The Larson cabin was located deep in the woods of Henderson County, Tennessee. It was about two miles from the Bartholomew Cabin. The nearest town, Scotts Hill, was about ten miles away. Mrs. Martha Larson told us that she had to walk or ride the mule over a mile to school.
The cabin was built by George Washington Smith, better known, in the area as “Wash.” Mr. Smith began building the cabin in the early 1860’s. Before he was able to finish the cabin, he left to go and help the South fight in the Civil War. After the war he returned and completed the cabin. It was later purchased by Mrs. Larson’s grandfather, Millard Fillmore Jackson.
Three generations of Mr. Jackson’s family were raised in this cabin. Millard’s daughter lived in the cabin until her death in 1978.
The original cabin was a one-story structure with a loft, rock fireplace and a tin roof. The upstairs was mainly used for storage. Mrs. Larson said her daddy would never let her go up in the loft. A near-by neighbor, Mattie Welch, told us the reason for this was that was where her daddy kept his still. The main floor of the cabin had an iron bed in one corner, a wooden bed in the other corner, a table and four chairs by the window, and a trunk by the stairs where Mr. Jackson kept his important papers. Under the stairs, Mrs. Jackson would keep jams, jellies and other items she had canned over the summer. Cooking was done on an open fireplace until later years when a kitchen was added to the back.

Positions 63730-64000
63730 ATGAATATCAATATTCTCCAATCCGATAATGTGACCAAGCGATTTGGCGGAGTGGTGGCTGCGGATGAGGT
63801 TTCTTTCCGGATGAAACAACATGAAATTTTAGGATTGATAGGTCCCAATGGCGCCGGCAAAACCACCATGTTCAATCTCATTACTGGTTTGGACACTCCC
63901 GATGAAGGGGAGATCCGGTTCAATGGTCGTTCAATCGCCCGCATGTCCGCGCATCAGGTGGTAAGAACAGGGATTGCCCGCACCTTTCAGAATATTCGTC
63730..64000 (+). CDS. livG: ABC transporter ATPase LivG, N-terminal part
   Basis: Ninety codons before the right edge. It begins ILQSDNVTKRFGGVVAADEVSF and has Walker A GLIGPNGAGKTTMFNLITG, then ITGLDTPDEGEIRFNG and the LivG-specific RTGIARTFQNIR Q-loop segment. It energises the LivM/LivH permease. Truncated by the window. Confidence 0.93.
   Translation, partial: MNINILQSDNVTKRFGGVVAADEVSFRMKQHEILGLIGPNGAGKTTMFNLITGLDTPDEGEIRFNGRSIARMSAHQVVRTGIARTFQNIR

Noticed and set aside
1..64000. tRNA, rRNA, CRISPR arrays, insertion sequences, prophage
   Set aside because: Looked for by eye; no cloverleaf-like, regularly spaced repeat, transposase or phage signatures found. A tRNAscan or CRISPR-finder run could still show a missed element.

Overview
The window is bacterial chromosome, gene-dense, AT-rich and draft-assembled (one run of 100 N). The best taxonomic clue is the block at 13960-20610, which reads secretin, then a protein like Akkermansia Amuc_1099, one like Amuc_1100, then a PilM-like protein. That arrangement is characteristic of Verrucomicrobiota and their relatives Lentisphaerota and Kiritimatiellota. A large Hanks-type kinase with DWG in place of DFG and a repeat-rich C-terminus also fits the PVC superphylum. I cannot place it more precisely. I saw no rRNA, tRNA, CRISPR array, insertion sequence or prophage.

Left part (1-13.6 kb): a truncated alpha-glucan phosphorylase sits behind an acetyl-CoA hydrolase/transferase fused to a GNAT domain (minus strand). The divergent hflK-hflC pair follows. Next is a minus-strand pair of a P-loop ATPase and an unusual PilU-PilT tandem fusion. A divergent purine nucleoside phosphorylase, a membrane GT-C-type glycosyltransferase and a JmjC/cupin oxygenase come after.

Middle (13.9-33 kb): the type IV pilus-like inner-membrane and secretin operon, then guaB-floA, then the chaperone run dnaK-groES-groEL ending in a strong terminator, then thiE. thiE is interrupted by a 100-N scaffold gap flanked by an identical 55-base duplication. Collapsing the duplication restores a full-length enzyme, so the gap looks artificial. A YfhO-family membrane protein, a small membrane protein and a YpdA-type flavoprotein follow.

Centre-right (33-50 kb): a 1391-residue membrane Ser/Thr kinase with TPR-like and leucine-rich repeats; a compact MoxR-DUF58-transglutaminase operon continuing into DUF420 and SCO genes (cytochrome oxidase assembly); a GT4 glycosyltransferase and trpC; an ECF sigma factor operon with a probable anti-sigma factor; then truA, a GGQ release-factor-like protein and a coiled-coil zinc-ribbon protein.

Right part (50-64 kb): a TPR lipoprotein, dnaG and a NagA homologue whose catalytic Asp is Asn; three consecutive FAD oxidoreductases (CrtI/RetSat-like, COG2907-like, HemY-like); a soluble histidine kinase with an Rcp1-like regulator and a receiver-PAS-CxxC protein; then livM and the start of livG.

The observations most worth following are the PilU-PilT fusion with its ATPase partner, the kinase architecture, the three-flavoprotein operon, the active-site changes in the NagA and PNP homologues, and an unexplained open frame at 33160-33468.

After a hard day’s work on the 100-acre farm, the family would gather on the front porch to relax and enjoy the peace and quiet.
Mrs. Jackson said that she could remember her uncle teaching her to walk by turning and old cane chair around and having her push it across the floor. She said that she almost wore the legs out on the old chair and there were still scratches in the floor.